While China's enforcement of the policy on one-child-per-family has resulted in baby girls being abandoned, many of these beautiful darlings have been adopted. It's rather amazing to me to count how many families I know that found adoption of baby girls in China so much easier than adopting any child at home. The girls I know are beautiful and have such full happy lives in America.
Will China relax the policy as originally intended? Or will Chinese men have to leave China within the next several years to find a wife? Hmmm, just wondering......
On 30th Anniversary of China's One-Child Policy, Former Tiananmen Square Leader Chai Ling Calls for End to Gendercide and Forced Abortions with New 'All Girls Allowed' Initiative
/PRNewswire/ -- Saturday marks the 30th anniversary of the formation of China's One-Child Policy, and for millions of girls and mothers affected by its rigid enforcement, the day is anything but a happy occasion. Although most Americans are unaware of the hundreds of millions of deaths and abandonments that have occurred as a result of this policy, one organization is on a mission to both reveal the injustice of this policy and restore value to girls and mothers in China.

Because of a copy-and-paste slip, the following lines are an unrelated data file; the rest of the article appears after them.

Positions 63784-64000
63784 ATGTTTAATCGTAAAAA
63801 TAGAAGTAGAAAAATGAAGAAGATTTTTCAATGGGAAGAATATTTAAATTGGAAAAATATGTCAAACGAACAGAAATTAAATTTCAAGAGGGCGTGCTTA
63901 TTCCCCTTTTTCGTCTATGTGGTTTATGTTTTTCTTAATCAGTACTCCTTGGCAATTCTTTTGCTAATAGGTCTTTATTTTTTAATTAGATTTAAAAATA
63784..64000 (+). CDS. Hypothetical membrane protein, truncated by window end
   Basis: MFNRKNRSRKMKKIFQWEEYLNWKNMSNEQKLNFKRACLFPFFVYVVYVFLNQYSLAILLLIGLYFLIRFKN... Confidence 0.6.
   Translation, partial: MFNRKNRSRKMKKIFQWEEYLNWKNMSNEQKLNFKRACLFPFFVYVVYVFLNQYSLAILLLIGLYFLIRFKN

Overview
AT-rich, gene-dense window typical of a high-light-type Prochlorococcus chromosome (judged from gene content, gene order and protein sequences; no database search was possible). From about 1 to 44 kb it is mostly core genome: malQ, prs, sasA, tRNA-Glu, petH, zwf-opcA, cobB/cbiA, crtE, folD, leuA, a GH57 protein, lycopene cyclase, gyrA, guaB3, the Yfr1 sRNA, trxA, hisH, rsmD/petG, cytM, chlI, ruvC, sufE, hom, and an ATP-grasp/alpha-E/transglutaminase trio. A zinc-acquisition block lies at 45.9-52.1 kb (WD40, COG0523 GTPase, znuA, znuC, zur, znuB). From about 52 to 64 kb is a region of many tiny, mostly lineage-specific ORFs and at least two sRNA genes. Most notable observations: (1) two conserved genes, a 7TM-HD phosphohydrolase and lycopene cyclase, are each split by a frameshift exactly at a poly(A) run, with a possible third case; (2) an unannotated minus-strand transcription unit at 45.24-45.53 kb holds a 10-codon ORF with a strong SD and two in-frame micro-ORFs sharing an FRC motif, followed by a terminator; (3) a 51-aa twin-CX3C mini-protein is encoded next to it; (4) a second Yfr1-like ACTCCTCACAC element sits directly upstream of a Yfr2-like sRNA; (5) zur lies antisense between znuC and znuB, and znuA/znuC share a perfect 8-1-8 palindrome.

All Girls Allowed (AGA) was founded by Chai Ling, two-time Nobel Peace Prize Nominee and former chief student leader in the 1989 Tiananmen Square Democracy Movement. The organization supports baby girls in villages with the greatest gender imbalance (sometimes up to 100 girls born for every 130 boys), and spreads awareness of human rights violations and the issue of gendercide. Visitors to AGA's website can send a baby shower gift to ensure a baby girl has a chance at life, sponsor an orphaned girl's education, sign a pledge to support girls' value, and find resources about the One-Child Policy. From students to celebrities, many have already begun to get involved.
AGA is co-hosting a press conference to discuss this tragic anniversary today on Capitol Hill, featuring Congressman Chris Smith, former political prisoner Harry Wu, AGA founder Chai Ling and Reggie Littlejohn (Women's Rights without Frontiers).
Today in China, an alarming gender imbalance exists. The Chinese government admits an average of 120 boys are born for every 100 girls. The Chinese Academy of Social Sciences reports that in 2020, there will be 40 million more young men than women; by comparison, the U.S. has 40 million young men in total. Not surprisingly, China's crime rates and the prevalence of women and child trafficking have risen dramatically. Many respected economists have begun to voice concern over the volatile state of China's "demographic time bomb", and while the policy was originally set to end on September 25, 2010, it remains in place with very little change.